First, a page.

As COVID and climate change cause unprecedented turmoil with bushfires, drought and a global pandemic, a new report from Wine Intelligence suggests there are still some positives for Australia’s wine producers.
The Australia Wine Landscapes 2020 report highlights that while there has been massive disruption caused by hits to the hospitality sector, as well as international tourism and Australia’s economy premiumisation and local spending is helping.
Report authors Richard Halstead and Ben Luker said: “The unprecedented bushfires during the past 12 months have left physical scars on the landscape as well as mental scars on everyone who works in the wine sector.
“On top of this has come another unprecedented crisis in modern history.
“The Covid-19 pandemic has caused massive disruption to the Australian economy and in particular the hospitality sector on which the wine industry depends. And that’s before one considers the potential upheaval in export markets arising from the UK’s exit from the EU and growing trade tensions with China.
“However, there are still plenty of silver linings in evidence, some of which are apparent in the usage and attitude data about Australian wine consumers.
“The bushfire and Covid crises have provoked a strong and sustained outpouring of support for Australian wines from Australian wine drinkers, who have increased their purchase levels of domestic wines at the expense of imports.
“At the same time, the longer-term trends of spending a bit more on a bottle of wine remain in evidence, across all occasions and in all settings (though mostly, of late, restricted to off-premise).”
While these are silver linings in the current COVID climate, the report does look into some longer-term concerns for the category as fewer Australians are drinking wine than at any point in the past five years.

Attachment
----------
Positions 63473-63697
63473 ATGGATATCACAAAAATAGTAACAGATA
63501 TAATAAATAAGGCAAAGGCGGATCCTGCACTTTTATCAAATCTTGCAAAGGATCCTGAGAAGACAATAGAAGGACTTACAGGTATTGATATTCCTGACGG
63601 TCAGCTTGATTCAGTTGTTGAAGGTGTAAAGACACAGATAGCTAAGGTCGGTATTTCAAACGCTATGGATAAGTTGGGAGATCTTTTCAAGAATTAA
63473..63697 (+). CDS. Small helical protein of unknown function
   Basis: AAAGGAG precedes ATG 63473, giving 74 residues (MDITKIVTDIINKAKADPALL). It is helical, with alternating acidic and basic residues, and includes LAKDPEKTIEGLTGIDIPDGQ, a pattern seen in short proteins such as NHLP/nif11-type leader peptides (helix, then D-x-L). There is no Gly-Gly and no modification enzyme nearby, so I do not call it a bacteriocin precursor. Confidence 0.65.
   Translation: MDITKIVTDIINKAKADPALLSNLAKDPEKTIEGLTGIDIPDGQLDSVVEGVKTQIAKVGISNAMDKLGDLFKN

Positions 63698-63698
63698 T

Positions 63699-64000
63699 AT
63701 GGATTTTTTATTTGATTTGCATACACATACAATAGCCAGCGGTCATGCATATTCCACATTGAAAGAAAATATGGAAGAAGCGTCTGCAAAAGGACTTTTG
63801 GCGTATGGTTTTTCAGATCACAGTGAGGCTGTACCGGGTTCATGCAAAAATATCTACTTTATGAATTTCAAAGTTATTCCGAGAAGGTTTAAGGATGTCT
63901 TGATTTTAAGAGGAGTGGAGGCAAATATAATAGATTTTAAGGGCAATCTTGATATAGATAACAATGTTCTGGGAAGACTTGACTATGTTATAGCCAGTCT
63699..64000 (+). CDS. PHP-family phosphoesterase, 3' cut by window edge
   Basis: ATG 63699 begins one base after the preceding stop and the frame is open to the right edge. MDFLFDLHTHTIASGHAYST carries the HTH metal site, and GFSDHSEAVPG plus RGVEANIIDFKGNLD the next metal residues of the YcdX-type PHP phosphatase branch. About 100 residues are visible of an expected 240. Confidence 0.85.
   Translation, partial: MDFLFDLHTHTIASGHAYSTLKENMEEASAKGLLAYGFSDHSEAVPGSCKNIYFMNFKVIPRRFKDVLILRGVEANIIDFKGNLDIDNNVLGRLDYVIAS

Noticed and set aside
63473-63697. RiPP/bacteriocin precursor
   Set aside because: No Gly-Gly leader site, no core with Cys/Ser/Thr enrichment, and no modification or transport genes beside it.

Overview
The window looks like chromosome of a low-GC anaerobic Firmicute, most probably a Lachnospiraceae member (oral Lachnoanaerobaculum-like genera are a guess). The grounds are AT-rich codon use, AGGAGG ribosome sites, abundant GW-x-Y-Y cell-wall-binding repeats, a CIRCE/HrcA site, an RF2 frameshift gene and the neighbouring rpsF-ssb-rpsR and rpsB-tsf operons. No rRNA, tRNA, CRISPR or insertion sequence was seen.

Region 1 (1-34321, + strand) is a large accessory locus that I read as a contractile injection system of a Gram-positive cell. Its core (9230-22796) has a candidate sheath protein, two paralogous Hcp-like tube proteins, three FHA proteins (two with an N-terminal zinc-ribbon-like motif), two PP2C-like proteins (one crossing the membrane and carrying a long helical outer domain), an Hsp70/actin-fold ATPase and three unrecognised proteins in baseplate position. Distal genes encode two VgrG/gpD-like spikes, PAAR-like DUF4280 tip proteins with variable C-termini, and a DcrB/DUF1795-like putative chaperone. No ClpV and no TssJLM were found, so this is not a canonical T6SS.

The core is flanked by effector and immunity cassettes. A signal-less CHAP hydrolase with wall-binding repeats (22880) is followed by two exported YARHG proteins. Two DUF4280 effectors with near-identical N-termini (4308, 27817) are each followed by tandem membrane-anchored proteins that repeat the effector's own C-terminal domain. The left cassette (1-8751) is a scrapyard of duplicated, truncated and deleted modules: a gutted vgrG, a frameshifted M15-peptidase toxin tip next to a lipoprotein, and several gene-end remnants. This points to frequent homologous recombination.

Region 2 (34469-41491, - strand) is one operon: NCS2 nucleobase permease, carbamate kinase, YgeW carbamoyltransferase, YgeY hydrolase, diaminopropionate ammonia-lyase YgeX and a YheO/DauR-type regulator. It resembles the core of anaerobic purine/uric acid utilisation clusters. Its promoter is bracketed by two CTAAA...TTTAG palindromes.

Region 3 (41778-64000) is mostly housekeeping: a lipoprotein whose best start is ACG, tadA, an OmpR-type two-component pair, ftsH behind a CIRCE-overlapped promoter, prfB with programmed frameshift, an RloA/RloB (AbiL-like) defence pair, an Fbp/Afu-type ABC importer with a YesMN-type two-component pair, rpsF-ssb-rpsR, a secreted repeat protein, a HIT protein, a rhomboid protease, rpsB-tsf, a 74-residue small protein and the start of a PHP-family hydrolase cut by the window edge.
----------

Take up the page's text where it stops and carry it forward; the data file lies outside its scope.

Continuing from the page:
The report claims that more than two million adults have exited the category since 2015.
Halstead and Luker wrote: “At the root of this lies a combination of factors, of which the allure of other, more dynamic alcoholic beverages, and the general reduction in alcohol consumption appear to be major drivers.
“On the plus side, these category leavers tended to be low-frequency drinkers to begin with, and the core weekly drinking population looks stable.
“On the downside, the wine drinker population pyramid is starting to look unnervingly top-heavy, with the average age of Australian wine drinkers rising as the category struggles to entice the 18-24s to become wine drinkers.”
The pair also said that warning signs are apparent in the alcohol portfolios of the nine million regular wine drinkers, adding: “Gin and craft beer are growing their audience, and most likely siphoning off some of the traditional wine ‘moments’ such as the social outdoor or pre-dinner occasion.
“Most concerningly, these two alcohol categories are strongest among younger drinkers, suggesting that wine is going to have a bare-knuckle fight over the next decade to hang onto these consumers as they enter their 40s and 50s.”